- Uncontrolled harvesting of medicinal and aromatic plants is destroying the livelihoods of local communities
- Twenty-one Medicinal Plant Development Areas declared in three states have concentrated efforts in species diverse locations
- Over 12,000 home herbal gardens set up in Chhattisgarh with the help of Traditional Healers Association
- Over 350 front-line staff of state forest departments and community members trained through Village Botanist Course, workshops, and exposure visits
- Better understanding of diversity of species through comprehensive botanical and ecological surveys
- Nineteen species identified as threatened through Conservation Assessment and Management Plan exercises held in the three project states
Mainstreaming Conservation and Sustainable Use of Medicinal Plants Diversity in Three Indian States
What is the Project About
In partnership with the Ministry of Environment and Forests, Government of India, the project seeks to promote long-term conservation and sustainable use of India’s medicinal plants through forest management policy and practice at national, state and local levels.
What Have We Accomplished So Far
- Mainstreaming conservation and Sustainable use of Medicinal Plants in Policies and Protocols
- Detailed analysis of relevant national and state legislation was carried out proposing mainstreaming conservation of medicinal plants. The State Government of Arunachal Pradesh has notified the Arunachal Pradesh Medicinal and Aromatic Plants Policy 2015.
- The project has initiated a National Inter-sectoral Strategy on Conservation and Sustainable Use of Medicinal Plants. The three project states too have initiated such strategy.
- The project significantly contributed to the revision of the National Forest Working Plan Code by including medicinal plants into it. The Code came into effect from 1 April, 2014
- ‘Sui Generis legal mechanism for protecting traditional knowledge of medicinal plants in India’ was prepared, based on a detailed review of international treaties and national legislation.
- Demonstration of replicable models of in-situ and ex-situ conservation of medicinal plants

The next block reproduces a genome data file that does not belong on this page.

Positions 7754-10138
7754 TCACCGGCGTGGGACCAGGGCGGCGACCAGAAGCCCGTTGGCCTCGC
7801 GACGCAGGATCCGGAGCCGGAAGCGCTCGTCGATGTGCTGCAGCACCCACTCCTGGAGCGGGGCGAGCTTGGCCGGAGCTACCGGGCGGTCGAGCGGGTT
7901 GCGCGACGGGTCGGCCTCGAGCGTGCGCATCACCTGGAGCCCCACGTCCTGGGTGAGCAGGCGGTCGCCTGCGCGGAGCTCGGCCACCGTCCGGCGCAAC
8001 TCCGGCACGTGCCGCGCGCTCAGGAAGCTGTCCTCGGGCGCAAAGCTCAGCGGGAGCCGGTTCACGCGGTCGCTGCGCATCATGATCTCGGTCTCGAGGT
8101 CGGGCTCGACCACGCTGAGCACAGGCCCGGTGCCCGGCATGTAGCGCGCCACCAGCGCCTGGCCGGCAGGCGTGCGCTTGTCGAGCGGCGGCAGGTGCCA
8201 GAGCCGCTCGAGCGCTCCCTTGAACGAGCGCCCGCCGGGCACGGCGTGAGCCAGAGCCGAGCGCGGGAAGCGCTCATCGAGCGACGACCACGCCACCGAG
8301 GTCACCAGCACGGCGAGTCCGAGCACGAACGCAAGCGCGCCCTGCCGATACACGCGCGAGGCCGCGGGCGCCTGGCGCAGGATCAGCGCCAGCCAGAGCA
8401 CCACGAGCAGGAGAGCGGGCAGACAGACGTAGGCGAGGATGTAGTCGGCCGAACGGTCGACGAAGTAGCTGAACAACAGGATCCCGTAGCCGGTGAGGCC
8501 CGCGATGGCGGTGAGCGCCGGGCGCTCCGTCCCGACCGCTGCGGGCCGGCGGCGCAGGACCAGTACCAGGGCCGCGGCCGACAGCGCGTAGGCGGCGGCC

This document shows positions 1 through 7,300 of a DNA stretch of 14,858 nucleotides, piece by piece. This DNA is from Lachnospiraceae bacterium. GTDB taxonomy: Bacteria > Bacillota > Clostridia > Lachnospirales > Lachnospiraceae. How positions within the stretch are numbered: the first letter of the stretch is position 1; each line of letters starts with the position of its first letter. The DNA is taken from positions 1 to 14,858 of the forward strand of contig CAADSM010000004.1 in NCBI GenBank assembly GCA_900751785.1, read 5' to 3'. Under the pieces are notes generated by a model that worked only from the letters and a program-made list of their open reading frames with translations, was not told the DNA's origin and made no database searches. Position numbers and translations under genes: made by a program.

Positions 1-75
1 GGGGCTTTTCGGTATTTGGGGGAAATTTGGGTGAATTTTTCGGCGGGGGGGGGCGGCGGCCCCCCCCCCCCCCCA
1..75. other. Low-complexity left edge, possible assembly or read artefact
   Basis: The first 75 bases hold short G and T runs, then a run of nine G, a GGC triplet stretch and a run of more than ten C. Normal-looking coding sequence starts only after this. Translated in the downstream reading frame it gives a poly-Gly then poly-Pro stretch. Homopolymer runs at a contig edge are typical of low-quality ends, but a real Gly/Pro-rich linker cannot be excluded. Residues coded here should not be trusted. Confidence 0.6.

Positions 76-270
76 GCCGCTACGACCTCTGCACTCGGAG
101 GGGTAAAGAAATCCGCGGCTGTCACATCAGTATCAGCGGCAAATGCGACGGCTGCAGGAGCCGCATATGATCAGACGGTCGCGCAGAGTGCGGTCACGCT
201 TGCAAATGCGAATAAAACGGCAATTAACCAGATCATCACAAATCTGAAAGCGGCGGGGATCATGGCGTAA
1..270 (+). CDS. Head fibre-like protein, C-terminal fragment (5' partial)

- Twenty Medicinal Plants Conservation Development Areas[i] covering 24,047 hectare, were developed in three project states which also includes conservation of 32 GSMPs.
- The three project states have undertaken plantation of various medicinal plants including GSMPs on 13,130 hectare.
- Institutional mechanisms established, towards sustainable harvest and use of medicinal plants and to ensure equitable access and sharing of benefits
- The State of Uttarakhand has included a chapter on conservation and sustainable use of medicinal plants in each of its four forest divisional working plans. Similar efforts resulted Arunachal Pradesh to include a chapter on medicinal plants in one Forest Divisional plan. For the State of Chhattisgarh, data was provided for revision of four plans.
- Information is compiled on availability of medicinal plants and local biological resources, their medicinal and other uses. This wealth of knowledge is now available in 16 People’s Biodiversity Registers.
- Twelve Bio-cultural Community Protocols have been prepared with detailed terms for accessing and sharing benefits arising out of use of genetic resources.
- Sustainable Harvest Protocols have been developed for 10 key-species including Cinnamomum tamala, Dioscorea hispida, Andrographis paniculata, Terminalia arjuna,Semecarpus anacardium, Embelia tsjeriam-cottam,Celastrus paniculatus, Rubia cordifolia .
- Chhattisgarh State Medicinal Plants Board has received funding of INR 7.36 crores from the state Forest Department under Community Afforestation Fund Management and Planning Authority for replicating project activities in new sites.
- Foundation for Revitalization of Local Health Traditions, initiated a long term strategy for threat assessment and monitoring the conservation status of medicinal plants in India. The threat status of 46 endemic medicinal plants species is uploaded in International Union for Conservation of Nature – Species Information Services system.
- Training, Capacity Building & Knowledge sharing
- Curriculum developed on importance of medicinal plants conservation and sustainable use for the Indian Forest Services probationers for Indira Gandhi National Forest Academy.